Black pepper is one of the most common ingredients in recipes because of its impact on taste. Yet, few of us stop to think about whether black pepper health benefits are possible.
In fact, it’s easy to assume that black pepper has little to no impact on health, largely because we eat so little of it at a time.
If you think about it though, we do use a lot of black pepper. After all, black pepper has been one of the most common spices and has been used extensively throughout history.
There is also much more to black pepper than just that and the spice actually does have numerous implications for health.
The Story of Black Pepper
Black pepper is a plant in the Piperaceae family (scientific name Piper nigrum). The plant is cultivated for the fruit that it bears, which is then dried and used as seasoning.
The fruit is referred to as a peppercorn or simply pepper and is frequently purchased either in the ground form or in the form of the whole peppercorn.
Specifically, the following three types of pepper are the most common although other varieties do exist:
- Black pepper: The unripe fruit cooked and dried
- White pepper: Ripe fruit seeds
- Green pepper: The unripe fruit dried (but not cooked)
Pepper is the world’s most traded spice and is frequently used in conjunction with salt in recipes or as a seasoning on cooked food.
The flavor associated with pepper comes from piperine, a chemical that creates a distinctive flavor.
Pepper is a native plant in both Southeast Asia and South Asia. Historically black pepper was a highly valuable commodity and at times was used as a form of currency.
At many points in history, black pepper was considered a luxury item, an expense that only the wealthy could afford.
For example, in the Middle Ages, Italy held a monopoly on trade for black pepper (which was sourced primarily from India), resulting in high prices. This monopoly was a key reason why the Portuguese sought a trade route to India.
However, in modern times, black pepper is no longer expensive or rare and it tends to be a relatively inexpensive spice that is used in homes frequently.
The black pepper that is used in homes and in cooking is created from the unripe fruit of the plant.
This process starts with cooking the fruits in hot water. This process helps to clean them and make the drying process easier.
Following this, the fruits are dried either by machine or in the sun.
As the fruits dry, the outer portion of the fruit turns black and shrinks, resulting in a thin, black and wrinkled layer. In this form, the fruit is known as the black peppercorn.
At this point, the peppercorn may be sold as is or it may be ground to produce a dry powder.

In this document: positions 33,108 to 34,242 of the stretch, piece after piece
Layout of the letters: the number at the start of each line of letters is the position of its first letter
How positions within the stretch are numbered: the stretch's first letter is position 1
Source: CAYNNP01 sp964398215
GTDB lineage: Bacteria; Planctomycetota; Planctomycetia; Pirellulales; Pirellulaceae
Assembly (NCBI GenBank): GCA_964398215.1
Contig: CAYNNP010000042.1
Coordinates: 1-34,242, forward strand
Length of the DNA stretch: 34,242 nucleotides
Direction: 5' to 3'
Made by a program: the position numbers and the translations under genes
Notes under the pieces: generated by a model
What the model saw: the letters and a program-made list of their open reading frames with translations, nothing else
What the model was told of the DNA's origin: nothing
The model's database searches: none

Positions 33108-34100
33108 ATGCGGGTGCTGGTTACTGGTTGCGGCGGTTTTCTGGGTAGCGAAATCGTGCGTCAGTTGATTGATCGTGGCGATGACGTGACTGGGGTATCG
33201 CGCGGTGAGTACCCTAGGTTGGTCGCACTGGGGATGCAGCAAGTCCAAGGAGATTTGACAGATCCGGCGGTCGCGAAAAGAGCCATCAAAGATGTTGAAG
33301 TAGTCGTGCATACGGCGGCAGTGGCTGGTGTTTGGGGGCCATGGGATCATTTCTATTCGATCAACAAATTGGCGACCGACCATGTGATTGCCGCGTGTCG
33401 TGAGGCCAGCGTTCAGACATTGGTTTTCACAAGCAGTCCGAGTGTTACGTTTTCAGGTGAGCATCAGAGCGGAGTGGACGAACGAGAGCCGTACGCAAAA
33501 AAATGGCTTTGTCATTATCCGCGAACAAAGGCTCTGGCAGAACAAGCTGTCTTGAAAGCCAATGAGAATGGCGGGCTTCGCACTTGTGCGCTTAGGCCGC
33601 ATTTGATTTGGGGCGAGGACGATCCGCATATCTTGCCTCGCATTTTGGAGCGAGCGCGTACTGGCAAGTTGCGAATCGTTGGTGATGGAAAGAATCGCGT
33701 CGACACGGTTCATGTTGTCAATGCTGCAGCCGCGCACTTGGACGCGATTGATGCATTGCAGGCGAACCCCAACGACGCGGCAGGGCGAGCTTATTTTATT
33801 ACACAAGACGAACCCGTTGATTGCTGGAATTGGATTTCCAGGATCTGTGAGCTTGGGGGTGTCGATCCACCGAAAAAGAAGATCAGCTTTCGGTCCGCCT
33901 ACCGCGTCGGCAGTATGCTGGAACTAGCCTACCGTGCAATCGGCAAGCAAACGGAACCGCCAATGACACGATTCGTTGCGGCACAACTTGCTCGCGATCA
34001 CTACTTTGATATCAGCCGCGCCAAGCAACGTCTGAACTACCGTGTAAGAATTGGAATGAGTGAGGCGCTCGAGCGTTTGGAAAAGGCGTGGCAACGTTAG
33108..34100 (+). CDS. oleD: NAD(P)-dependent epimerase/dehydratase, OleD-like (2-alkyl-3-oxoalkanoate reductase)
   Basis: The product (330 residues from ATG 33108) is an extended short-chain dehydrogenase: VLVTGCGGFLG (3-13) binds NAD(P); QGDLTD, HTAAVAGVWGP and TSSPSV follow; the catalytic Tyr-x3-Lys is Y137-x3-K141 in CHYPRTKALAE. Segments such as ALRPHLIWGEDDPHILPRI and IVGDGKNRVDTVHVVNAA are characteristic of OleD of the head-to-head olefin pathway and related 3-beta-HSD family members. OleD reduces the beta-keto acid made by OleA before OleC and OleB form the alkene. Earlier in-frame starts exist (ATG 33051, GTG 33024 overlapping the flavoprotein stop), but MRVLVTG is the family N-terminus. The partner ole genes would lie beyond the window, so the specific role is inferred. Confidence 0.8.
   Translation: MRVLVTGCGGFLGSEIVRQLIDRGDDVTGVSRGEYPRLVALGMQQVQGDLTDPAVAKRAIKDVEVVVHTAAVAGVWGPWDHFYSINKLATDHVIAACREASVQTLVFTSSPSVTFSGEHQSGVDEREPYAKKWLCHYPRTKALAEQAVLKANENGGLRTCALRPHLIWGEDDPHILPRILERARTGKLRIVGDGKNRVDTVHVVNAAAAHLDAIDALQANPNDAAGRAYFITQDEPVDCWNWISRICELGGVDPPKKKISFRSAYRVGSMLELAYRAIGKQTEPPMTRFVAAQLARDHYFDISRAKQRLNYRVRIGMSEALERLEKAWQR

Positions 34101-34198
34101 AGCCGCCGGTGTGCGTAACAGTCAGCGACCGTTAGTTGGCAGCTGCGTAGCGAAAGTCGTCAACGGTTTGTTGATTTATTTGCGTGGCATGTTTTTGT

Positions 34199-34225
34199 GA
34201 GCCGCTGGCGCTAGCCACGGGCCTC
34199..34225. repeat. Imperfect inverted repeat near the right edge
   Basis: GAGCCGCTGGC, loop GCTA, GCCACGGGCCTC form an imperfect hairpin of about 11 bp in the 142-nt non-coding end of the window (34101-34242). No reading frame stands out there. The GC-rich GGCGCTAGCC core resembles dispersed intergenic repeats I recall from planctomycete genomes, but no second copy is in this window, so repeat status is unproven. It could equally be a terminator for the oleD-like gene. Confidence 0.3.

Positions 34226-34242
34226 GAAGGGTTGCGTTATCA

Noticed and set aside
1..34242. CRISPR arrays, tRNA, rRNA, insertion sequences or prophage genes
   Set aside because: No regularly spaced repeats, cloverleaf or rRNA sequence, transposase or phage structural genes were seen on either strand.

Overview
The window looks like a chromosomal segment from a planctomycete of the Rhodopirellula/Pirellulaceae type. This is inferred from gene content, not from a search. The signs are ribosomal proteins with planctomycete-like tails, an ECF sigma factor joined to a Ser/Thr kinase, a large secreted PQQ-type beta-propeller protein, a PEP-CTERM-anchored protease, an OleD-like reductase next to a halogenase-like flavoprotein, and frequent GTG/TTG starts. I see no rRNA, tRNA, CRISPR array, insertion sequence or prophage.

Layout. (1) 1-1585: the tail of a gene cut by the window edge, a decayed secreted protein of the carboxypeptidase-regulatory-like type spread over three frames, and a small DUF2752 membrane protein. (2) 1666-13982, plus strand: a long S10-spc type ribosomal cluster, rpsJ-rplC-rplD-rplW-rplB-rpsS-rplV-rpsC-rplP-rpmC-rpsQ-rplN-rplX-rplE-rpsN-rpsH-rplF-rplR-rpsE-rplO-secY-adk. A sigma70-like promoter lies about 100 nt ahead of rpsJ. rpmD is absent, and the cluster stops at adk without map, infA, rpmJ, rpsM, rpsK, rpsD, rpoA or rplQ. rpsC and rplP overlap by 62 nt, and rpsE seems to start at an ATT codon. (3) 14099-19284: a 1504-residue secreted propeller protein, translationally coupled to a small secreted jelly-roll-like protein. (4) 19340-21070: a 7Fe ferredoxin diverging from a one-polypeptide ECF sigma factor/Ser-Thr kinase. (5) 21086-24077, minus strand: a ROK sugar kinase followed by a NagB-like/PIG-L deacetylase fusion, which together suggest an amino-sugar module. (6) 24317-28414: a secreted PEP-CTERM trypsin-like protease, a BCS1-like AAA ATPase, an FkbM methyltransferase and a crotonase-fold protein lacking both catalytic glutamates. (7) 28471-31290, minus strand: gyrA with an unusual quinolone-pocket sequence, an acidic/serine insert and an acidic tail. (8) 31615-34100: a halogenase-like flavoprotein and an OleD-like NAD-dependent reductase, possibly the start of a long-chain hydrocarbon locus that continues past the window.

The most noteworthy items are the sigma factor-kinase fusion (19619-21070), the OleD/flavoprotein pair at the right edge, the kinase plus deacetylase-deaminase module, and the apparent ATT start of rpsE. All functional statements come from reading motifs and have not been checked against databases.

Typically peppercorns are used ground in food. This involves either purchasing the pepper already ground or purchasing it as the peppercorns and then grinding it manually.
Black pepper also has a significant history as a form of traditional medicine.
In this role, black pepper was associated with curing a number of illnesses, including constipation, gangrene, heart disease, tooth decay and joint pain as well as many others.
In some cases, black pepper was also associated with treating eye problems, an approach that would probably cause some pain in the recipient and is unlikely to offer many health benefits.
There is little to no scientific support for any of these claimed health benefits.
Per ounce, black pepper contains:
- Vitamin K (57% Daily Value)
- Iron (45% Daily Value)
- Manganese (79% Daily Value)
Along with smaller amounts of many other important nutrients.
More than anything else, black pepper health benefits are most strongly associated with piperine.
As I mentioned before, this is the compound that is responsible for the unique flavor of pepper and it is only found in black pepper and long pepper.
Many of the studies into black pepper have specifically focused on piperine, often providing piperine as a supplement rather than black pepper.
However, there are also other components of black pepper, including a range of phytochemicals (such as pyrrolidines, piperidines and amides).
While these chemicals are often not studied independently in relation to black pepper health benefits, it is possible that they may play a role.
Black Pepper Health Benefits
There are a number of potential health benefits of black pepper.
For some potential health benefits, there has been a large amount of research, but for others, the research has been minimal.
In this section, I’m going to cover some of the benefits that have been associated with black pepper as well as the evidence for these benefits.
Foods with a strong ‘kick’ have the potential to boost your metabolism – at least in the short-term. While this doesn’t last long, it may offer some potential benefits for people that eat spicy or peppery foods on a regular basis.
This impact is common across a range of different spiced foods and some herbal drinks.
It can result in a higher level of thermogenesis, which can potentially increase the amount of fat burned. In some cases, herbs and spices also have the ability to affect satiety, helping people to get full faster – which also has strong implications for weight loss (1).
In fact, research has found that piperine can decrease the production of adipose, meaning that it could potentially decrease weight gain (2).
Researchers have suggested that this outcome may mean that piperine may be able to play a role in the treatment of diseases related to obesity.